INDIANAPOLIS — Patriots owner Robert Kraft pulled Jonas Gray aside on Saturday morning shortly after Gray arrived at Gillette Stadium for the team’s walk-through and travel day to Indianapolis.
“It was kind of funny,” Gray recalled after Sunday night’s 42-20 win over the Colts. “I remember walking into the building, and Mr. Kraft pulled me aside and said, ‘You’re going to have a big game this week. So be ready.’ ”
Boy, was Gray ready.
Gray, playing in only his fourth career NFL game, had a night he’ll never forget. Gray was the Patriots’ enforcer, ramming the ball into the teeth of the Colts’ defense 38 times for 199 yards and four touchdowns in the Patriots’ blowout victory.
Gray had a pretty good idea that he would have a big role Sunday. The Patriots rushed for 234 yards against the Colts in last year’s playoffs, and practiced all last week with the goal of establishing the running game Sunday night. Rookie Cameron Fleming was used as a sixth offensive lineman on roughly 35 snaps, and the Colts never adjusted their defensive personnel to handle the Patriots’ extra beef up front.
But never could Gray have imagined 199 yards and four touchdowns on national TV, playing in front of his mother, brother, girlfriend, and several friends who made the drive down from his hometown of Detroit.
Gray’s four TDs set a Patriots regular-season record — LeGarrette Blount had four rushing touchdowns against the Colts in the playoffs last year — and Gray became the first NFL player since 1921 to score four rushing touchdowns after entering a game with zero.
“Sweet feeling, man,” Gray told a swarm of reporters. “Just, honestly, blessed.”
You won’t quite understand how sweet this was for Gray unless you know his whole back story. Sunday night’s game was Gray’s most action since his last high school season in 2007.
A four-star recruit and US Army All-American out of Detroit Country Day, Gray enrolled at Notre Dame with high hopes. But he was buried on the Fighting Irish depth chart for three years, not scoring a touchdown or even rushing the ball 10 times per game. His 38 carries Sunday night were more than he had in any of those seasons.
Gray finally got his chance as a senior in 2011 and had a few big games, including a three-touchdown day against Navy and 136 yards against Maryland. But in late November he tore his ACL against Boston College, ending his season.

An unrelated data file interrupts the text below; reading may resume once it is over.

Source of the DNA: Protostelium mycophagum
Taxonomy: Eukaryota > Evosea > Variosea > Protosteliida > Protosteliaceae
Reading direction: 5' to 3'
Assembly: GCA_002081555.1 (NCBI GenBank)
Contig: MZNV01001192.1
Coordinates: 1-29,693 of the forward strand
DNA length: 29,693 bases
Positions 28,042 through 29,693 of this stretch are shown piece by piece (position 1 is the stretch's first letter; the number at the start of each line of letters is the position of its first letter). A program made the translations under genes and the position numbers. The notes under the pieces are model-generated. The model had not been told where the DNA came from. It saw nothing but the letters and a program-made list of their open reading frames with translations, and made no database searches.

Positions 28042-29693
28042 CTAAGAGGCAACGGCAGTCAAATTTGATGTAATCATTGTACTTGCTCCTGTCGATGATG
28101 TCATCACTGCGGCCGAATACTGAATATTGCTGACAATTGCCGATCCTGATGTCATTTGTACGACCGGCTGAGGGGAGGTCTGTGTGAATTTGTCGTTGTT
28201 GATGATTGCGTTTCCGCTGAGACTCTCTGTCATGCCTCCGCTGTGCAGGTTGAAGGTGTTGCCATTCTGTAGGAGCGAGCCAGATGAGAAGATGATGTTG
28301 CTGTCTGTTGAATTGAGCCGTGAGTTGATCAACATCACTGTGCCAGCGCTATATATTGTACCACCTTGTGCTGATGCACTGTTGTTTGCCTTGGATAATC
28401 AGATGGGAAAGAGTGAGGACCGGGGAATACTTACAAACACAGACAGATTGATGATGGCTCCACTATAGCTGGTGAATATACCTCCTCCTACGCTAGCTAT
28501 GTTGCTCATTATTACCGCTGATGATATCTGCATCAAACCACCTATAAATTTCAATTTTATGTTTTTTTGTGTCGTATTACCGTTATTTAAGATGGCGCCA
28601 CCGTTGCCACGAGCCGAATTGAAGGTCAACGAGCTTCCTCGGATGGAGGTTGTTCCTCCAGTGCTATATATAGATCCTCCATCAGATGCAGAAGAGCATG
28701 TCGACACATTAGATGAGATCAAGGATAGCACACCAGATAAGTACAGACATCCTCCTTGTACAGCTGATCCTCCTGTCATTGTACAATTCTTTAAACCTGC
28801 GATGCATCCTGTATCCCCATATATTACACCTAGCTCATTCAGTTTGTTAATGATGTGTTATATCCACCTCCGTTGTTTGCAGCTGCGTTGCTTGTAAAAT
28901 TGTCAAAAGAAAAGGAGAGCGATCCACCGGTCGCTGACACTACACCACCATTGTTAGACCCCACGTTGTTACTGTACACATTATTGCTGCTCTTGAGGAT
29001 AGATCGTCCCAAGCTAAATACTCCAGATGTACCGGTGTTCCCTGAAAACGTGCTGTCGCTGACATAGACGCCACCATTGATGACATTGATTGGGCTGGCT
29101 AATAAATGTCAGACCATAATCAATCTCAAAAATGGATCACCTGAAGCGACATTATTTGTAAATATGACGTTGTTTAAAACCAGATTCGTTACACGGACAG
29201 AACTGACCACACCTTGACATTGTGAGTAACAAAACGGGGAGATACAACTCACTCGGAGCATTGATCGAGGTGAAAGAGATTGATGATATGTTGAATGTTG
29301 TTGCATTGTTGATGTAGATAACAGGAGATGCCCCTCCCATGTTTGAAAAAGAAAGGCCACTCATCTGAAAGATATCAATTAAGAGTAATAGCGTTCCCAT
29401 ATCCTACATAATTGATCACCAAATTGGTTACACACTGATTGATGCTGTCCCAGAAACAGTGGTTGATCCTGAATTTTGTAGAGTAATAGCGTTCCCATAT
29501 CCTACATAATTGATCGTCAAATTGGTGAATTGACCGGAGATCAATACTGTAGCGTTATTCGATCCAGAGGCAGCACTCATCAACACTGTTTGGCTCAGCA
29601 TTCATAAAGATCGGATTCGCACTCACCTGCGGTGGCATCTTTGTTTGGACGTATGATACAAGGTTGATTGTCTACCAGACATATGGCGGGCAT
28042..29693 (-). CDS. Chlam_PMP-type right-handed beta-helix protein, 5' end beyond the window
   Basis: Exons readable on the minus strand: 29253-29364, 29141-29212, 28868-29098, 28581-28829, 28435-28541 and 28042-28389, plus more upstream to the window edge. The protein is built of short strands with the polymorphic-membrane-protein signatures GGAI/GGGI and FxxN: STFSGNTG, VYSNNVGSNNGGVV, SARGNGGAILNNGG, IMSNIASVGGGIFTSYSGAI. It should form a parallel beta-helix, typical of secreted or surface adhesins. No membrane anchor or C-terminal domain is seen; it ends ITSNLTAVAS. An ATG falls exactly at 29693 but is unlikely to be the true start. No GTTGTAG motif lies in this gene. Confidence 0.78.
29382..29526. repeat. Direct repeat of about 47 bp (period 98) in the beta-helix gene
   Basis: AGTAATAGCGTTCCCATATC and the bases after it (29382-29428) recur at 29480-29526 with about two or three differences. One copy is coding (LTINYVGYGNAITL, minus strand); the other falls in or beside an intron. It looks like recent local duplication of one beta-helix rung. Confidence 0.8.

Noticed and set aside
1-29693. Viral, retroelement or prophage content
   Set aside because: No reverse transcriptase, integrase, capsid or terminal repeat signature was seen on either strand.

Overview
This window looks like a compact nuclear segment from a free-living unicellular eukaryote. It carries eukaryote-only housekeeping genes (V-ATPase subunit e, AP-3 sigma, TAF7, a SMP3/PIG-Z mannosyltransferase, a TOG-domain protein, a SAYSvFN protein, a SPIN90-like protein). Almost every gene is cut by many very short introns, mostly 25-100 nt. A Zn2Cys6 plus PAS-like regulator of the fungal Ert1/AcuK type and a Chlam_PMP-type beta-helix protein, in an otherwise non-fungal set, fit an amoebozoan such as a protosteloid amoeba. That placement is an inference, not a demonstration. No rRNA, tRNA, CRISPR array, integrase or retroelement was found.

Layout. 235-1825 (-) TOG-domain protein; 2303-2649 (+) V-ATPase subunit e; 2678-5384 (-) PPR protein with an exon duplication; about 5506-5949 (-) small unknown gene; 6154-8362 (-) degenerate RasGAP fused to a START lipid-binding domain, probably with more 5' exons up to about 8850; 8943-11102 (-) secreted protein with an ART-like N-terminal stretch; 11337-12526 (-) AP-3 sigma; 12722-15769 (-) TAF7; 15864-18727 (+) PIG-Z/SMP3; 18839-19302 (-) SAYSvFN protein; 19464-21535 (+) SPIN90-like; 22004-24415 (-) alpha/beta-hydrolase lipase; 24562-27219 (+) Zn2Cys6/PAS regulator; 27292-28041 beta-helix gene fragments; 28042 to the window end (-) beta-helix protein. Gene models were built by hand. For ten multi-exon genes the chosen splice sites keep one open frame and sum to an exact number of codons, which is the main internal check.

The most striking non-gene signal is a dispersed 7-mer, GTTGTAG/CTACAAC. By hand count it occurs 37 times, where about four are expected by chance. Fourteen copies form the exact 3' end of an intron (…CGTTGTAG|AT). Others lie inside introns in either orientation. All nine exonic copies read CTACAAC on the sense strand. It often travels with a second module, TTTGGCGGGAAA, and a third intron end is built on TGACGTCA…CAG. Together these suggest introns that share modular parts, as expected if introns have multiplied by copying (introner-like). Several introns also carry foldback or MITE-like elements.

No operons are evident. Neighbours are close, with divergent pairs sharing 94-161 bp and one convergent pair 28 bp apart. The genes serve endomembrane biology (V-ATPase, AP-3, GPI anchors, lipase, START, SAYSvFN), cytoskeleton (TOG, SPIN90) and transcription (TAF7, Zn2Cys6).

The injury prevented any team from drafting Gray in 2012, but the Dolphins signed him to let him rehab and work his way back into shape on the practice squad. He spent the 2013 season on the Ravens’ practice squad, was signed by the Patriots last January, and spent the first six weeks on their practice squad before finally playing in his first NFL game against the Jets last month.
Throughout it all, Gray never complained.
“Notre Dame prepared me for this,” Gray said. “I look at it as, when I was on the practice squad, that I was working on my craft and I was getting better every day. Going against the starters, pretty much being a full-contact guy every day, that helped me.”
Gray finally got his opportunity when Stevan Ridley tore his ACL in Week 6. While the Patriots had other running backs on the roster, none of them possess the combination of size (5 feet 11 inches, 225 pounds) and speed that Gray has. So he leapfrogged Brandon Bolden, James White, and even Shane Vereen to become the Patriots’ new power back, the same role that Blount held last year.
Gray rushed 32 times for 131 yards in his first three games. Everyone on the team knew that Gray’s style fit the Patriots’ offense well, but no one saw Sunday night’s performance coming. Gray unofficially played 55 snaps, including penalties and kneel-downs. In his first three NFL games, the most he had played was 28 snaps against the Bears.
“Shoot, I think if everybody knew he was going to run for 200 yards, he would’ve been playing a long time ago,” right guard Ryan Wendell said. “But he’s a good back and he does good things in practice. I think everybody’s seen potential there, that’s why he’s on the team, and he’s done a great job of picking up the flag and carrying it.”
Gray more than proved his worth Sunday night, in a game in which Tom Brady clearly wasn’t at his best. Gray and the offensive line set the tone on the first drive of the game, gaining 77 of 89 yards on the ground as the Patriots jumped to a 7-0 lead.
The offensive line opened up huge holes for Gray and Vereen all night, but Gray created a lot of extra yards on his own, too. Gray had four runs of at least 14 yards, but his most impressive run may have been a 2-yarder early in the third quarter. It was third and 1 on the Colts’ 4-yard line, with the Patriots leading only 14-10 at the time. Gray was hit in the backfield, but he kept his legs churning and was able to fall forward just enough to get the first down. Tim Wright scored on the next play, and the Patriots never looked back.
Of Gray’s 38 runs, only one went for negative yardage, and only two were stuffed at the line of scrimmage. All four of his touchdowns came from inside the 5-yard line, a testament to his toughness.
“His running style is ‘forward,’ ” Wendell said. “Just falling forward and keeping those legs going.”
The Patriots need a running back like Gray to give the offense balance. He’s the only runner on the team who can churn out tough yards between the tackles and help Brady sell the play-action pass.
Gray, 24, can’t believe that after seven long years, everything is coming together for him.